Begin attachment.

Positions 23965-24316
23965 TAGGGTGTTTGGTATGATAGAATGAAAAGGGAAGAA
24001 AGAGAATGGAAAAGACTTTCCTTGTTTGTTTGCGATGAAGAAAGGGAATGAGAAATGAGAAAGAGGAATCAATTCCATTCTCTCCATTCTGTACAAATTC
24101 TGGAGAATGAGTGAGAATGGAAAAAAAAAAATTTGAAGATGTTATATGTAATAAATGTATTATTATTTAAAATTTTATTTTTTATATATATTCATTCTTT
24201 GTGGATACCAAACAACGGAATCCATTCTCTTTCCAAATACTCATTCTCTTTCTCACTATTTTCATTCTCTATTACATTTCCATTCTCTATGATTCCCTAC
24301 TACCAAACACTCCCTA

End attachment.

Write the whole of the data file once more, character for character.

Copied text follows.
Positions 23965-24316
23965 TAGGGTGTTTGGTATGATAGAATGAAAAGGGAAGAA
24001 AGAGAATGGAAAAGACTTTCCTTGTTTGTTTGCGATGAAGAAAGGGAATGAGAAATGAGAAAGAGGAATCAATTCCATTCTCTCCATTCTGTACAAATTC
24101 TGGAGAATGAGTGAGAATGGAAAAAAAAAAATTTGAAGATGTTATATGTAATAAATGTATTATTATTTAAAATTTTATTTTTTATATATATTCATTCTTT
24201 GTGGATACCAAACAACGGAATCCATTCTCTTTCCAAATACTCATTCTCTTTCTCACTATTTTCATTCTCTATTACATTTCCATTCTCTATGATTCCCTAC
24301 TACCAAACACTCCCTA